How Many Americans Actually Have Full-Time Work?

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Unemployment

Source: http://www.flickr.com/photos/kentuckyunemployment/

The percentage of the U.S. population that had full-time work declined in December, according to a report released by Gallup on Thursday. Gallup calculated a payroll-to-population rate of 42.9 percent for the month, down from 43.7 in November and 44.4 percent in December 2012. This is also down from a high of 45.7 in October 2012 and above lows of 41.7 registered at the beginning of 2011.

The payroll-to-population ratio, which is a measure of the percentage of the total adult population that is employed full-time, is an alternative way to measure unemployment. Gallup has been tracking this metric since at least 2010, and some economists have argued that the Federal Reserve should target a measure of full-time employment such as the payroll-to-population ratio instead of headline unemployment because of a number of problems inherent in the headline unemployment measure offered by the U.S. Bureau of Labor Statistics.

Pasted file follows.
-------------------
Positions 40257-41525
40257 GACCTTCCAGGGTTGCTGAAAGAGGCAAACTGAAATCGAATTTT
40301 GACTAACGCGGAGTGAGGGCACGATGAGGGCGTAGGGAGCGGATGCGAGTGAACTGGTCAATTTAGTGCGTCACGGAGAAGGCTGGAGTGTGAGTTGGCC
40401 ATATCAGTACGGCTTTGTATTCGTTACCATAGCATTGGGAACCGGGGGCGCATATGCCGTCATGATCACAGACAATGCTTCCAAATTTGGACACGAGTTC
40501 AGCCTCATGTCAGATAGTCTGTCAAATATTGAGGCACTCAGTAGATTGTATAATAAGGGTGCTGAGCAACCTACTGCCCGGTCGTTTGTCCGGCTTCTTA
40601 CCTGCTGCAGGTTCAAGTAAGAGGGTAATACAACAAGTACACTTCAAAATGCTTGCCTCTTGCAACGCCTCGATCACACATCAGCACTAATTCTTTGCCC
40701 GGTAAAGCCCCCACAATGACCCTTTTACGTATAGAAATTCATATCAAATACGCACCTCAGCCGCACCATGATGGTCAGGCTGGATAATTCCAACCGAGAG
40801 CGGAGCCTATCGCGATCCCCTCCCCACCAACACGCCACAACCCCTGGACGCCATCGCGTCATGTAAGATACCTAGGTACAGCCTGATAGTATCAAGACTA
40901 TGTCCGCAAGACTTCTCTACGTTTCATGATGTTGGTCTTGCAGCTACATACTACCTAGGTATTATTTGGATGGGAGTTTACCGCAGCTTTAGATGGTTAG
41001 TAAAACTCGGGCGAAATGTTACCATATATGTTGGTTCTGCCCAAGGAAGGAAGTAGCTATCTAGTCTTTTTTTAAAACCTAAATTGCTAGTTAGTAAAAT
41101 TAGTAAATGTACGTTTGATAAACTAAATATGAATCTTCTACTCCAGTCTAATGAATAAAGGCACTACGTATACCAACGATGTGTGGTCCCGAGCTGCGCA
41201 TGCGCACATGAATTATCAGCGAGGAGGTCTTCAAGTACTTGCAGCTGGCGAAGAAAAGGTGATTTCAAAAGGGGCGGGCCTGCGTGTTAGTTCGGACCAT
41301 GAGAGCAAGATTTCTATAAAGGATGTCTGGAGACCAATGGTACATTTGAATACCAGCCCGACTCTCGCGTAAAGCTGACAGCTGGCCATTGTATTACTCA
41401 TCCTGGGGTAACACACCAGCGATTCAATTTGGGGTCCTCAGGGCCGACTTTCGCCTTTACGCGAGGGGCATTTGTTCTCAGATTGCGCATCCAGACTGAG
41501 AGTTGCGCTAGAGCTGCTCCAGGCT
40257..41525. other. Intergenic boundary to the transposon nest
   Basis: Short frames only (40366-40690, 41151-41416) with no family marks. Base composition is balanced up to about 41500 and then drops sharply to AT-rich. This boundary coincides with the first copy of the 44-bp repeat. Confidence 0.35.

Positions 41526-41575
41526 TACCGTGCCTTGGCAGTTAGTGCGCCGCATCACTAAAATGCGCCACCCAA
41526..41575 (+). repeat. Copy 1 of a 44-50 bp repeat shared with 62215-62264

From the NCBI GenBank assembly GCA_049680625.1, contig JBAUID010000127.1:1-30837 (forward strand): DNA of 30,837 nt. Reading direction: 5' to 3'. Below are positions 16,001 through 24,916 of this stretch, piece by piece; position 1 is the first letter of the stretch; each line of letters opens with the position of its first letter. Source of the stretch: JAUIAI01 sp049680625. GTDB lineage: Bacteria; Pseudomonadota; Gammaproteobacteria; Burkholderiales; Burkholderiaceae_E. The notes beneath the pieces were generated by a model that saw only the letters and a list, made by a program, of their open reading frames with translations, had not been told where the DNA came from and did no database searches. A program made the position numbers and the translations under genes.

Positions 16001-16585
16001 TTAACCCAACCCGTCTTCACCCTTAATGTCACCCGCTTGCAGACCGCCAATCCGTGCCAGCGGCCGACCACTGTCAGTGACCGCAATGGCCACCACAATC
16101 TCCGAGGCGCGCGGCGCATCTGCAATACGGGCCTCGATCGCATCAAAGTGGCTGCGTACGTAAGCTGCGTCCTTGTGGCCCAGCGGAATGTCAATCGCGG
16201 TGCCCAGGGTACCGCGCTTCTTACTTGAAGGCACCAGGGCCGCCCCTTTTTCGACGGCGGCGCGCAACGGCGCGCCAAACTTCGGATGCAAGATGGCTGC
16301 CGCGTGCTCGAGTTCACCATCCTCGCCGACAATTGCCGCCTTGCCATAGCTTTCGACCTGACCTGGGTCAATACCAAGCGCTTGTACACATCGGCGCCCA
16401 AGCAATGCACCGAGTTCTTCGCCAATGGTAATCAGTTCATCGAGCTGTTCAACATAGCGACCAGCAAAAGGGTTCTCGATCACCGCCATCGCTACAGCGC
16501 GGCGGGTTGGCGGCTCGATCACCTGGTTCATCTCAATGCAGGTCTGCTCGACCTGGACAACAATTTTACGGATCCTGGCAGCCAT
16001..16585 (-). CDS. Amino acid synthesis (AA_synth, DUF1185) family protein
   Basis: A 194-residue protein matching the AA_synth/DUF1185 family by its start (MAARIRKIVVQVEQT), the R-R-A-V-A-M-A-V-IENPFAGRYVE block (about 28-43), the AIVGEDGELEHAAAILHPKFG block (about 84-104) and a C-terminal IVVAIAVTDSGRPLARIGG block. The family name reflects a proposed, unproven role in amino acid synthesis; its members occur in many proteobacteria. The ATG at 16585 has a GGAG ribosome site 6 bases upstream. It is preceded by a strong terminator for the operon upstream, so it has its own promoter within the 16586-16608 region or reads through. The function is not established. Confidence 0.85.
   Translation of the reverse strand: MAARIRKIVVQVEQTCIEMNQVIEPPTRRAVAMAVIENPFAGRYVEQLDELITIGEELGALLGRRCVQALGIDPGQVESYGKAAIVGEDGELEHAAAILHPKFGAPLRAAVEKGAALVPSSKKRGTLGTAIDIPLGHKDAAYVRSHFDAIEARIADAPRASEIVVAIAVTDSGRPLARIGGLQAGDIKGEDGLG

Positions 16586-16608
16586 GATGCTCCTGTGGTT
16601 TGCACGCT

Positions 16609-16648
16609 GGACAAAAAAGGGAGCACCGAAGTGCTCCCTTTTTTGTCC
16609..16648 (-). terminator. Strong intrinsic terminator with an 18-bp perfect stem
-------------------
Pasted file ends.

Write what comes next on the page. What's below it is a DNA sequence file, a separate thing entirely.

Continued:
Perhaps the biggest problem with the headline unemployment rate is that it can be misleading, and it often paints a rosier picture of labor market conditions. The headline rate doesn’t include marginally attached or discouraged workers: those who are underemployed and those who have given up on searching for a job, respectively. What’s more, the headline unemployment rate is sensitive to changes in the labor force participation rate, or the share of all adults who are willing and able to work, be they already employed or looking.

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